While only a few years ago many customer journeys would start out on mobile but subsequently result in a desktop sale later down the line, that journey is very different today as we see a monumental shift in consumer tendencies when it comes to mobile sales. Mobile now accounts for 53% of digital sales, which is an immense increase from just 13% back in 2014.

A 2019 SalesCycle review found that 63% of traffic to retailers and 53% of sales happen via mobile. Fashion sales seem to dominate mobile commerce, claiming the highest percentage of mobile traffic (75%), and a conversion rate of a staggering 89.3%.

The introduction of shopping apps from increasingly more retailers, as well as improved mobile website speeds are just a couple of the catalysts responsible for the accelerated growth of mobile shopping sales.

A 2019 SalesCycle review found that 63% of traffic to retailers and 53% of sales happen via mobile. Fashion sales seem to dominate mobile commerce, claiming the highest percentage of mobile traffic (75%), and a conversion rate of a staggering 89.3%.

The introduction of shopping apps from increasingly more retailers, as well as improved mobile website speeds are just a couple of the catalysts responsible for the accelerated growth of mobile shopping sales.

Mobile dominates the entire customer journey

With mobile now taking the lead in not only retail traffic but also being accountable for more than half of all ecommerce sales, it’s clear how much the buyer’s journey has shifted over the last decade. A survey from Instart Logic which surveyed 2,000 21-45-year olds found that 62% of them used their mobile phones for their entire shopping journey. From discovery, to research to the actual purchase itself, whereas historically the sale would have been likely to close on desktop.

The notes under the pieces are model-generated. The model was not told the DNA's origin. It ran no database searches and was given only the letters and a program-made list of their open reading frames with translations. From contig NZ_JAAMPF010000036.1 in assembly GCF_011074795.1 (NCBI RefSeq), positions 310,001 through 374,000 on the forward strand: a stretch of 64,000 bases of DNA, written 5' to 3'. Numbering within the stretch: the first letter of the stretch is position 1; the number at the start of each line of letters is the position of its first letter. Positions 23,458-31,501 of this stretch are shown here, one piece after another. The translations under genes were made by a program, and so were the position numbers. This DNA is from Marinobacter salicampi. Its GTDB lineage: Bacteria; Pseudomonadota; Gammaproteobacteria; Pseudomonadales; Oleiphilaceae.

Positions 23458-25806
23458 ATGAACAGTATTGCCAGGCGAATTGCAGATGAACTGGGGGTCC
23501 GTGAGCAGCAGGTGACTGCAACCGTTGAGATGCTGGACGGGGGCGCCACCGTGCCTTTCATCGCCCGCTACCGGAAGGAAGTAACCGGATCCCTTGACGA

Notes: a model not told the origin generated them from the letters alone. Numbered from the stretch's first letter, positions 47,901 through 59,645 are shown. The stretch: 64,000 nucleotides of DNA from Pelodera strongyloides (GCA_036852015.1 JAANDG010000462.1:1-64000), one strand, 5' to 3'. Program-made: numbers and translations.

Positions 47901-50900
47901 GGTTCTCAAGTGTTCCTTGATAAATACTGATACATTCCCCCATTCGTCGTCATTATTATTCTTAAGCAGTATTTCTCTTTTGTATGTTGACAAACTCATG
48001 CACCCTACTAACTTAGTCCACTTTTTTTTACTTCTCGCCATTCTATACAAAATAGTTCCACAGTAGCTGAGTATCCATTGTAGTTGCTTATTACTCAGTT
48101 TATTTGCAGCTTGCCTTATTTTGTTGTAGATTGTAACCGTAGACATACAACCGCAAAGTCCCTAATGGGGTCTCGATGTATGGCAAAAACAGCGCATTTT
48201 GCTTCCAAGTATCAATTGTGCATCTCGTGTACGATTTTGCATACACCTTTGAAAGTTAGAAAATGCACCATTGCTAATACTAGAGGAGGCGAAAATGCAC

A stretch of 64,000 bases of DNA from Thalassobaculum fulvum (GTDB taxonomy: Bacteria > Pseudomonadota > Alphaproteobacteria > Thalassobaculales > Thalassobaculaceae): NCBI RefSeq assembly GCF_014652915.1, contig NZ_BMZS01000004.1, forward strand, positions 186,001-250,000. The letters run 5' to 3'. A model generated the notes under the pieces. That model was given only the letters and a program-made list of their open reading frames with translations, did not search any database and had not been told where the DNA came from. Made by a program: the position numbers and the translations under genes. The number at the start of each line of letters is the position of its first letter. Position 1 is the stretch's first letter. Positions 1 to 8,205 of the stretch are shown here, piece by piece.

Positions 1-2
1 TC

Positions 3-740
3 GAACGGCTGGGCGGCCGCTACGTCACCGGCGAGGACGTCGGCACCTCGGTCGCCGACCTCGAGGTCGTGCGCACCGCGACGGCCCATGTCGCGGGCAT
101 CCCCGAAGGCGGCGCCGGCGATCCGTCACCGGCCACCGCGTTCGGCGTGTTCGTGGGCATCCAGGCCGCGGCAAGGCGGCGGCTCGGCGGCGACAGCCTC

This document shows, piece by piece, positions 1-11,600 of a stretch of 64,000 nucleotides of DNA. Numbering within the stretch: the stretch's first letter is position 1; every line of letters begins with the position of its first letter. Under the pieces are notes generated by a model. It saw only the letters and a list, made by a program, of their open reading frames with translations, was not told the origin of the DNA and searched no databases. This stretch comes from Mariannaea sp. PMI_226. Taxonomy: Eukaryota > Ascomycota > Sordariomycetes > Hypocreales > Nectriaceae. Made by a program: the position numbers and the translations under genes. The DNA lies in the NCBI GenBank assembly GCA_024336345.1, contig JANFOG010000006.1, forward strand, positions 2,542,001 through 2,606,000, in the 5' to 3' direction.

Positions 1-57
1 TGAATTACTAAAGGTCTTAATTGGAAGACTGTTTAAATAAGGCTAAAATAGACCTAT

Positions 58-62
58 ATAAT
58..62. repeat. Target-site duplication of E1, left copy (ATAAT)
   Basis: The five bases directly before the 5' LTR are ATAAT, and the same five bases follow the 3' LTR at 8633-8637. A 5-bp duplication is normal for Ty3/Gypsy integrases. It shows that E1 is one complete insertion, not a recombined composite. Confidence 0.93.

Footwear giant Schuh has seen a colossal shift in the way consumers shop their products, with mobile now accounting for 77% of their total sales, overtaking desktop in 2014 and up from only 13% back in 2012.

As app usage continues to grow, so will mobile sales. Tech savvy Millennials and Centennials are the driving force behind accelerated mobile sales and have the ability to direct this growth even further, as new technology allows for smarter shopping apps and a more attractive buyer experience.

eCommerce retailers need to up their game

So, what does this mean for retailers in terms of marketing direction for the future?

Mobile means ‘on the go’, and with that comes higher bounce rates and less average time spent on a page. This means retailers are under increased pressure to make a speedy impression on their customers or they risk losing them to a competitor.

Customer purchase habits are sporadic and customers tend to shift between devices throughout their buying journey. To optimize conversions, customers need to be compelled to buy on their mobile device and be able to check out confidently and conveniently.

Mobile trends, over the last 12 months especially, have accelerated the need for retailers to invest heavily into a ‘mobile-first’ approach, in terms of app experience and marketing techniques. The demand of mobile shopping is paving the way for a new norm in eCommerce, and retailers need to be on top of their game to compete.

Where does mobile sit with Paid search and social?

Online commerce represents Facebook’s biggest advertising vertical, with the platform investing heavily into shopping features and ads on’s, both on Facebook and Instagram. Facebook have introduced a ‘buy button’ to allow shoppers to make purchases without having to leave the platform.

Although mobile accounts for a large portion of paid social conversions, the percentage of share increase for both mobile and desktop seemed to grow simultaneously as opposed to mobile presenting an accelerated growth, which we would perhaps have expected to see given the speed of sale growth over the last few years. “For Google retail paid search, 46% of our ad-driven sales were attributed to phones from Thanksgiving Day through Cyber Monday, which is identical to the share we saw last year for the same time frame, with desktop sales share ticking up from 48% to 50%,” said Andy Taylor, head of research at Tinuiti.

While mobile commerce certainly seems to be dominating online sales, there are some limitations and hurdles to overcome before complete buyer confidence is achieved. Buyers don’t yet seem confident enough to make large value purchases on their mobile devices and still prefer to close these sales on desktop. But with increasingly smarter retail apps and an ever-growing demand for content on the go, we’ll no doubt see this figure soar in the near future too.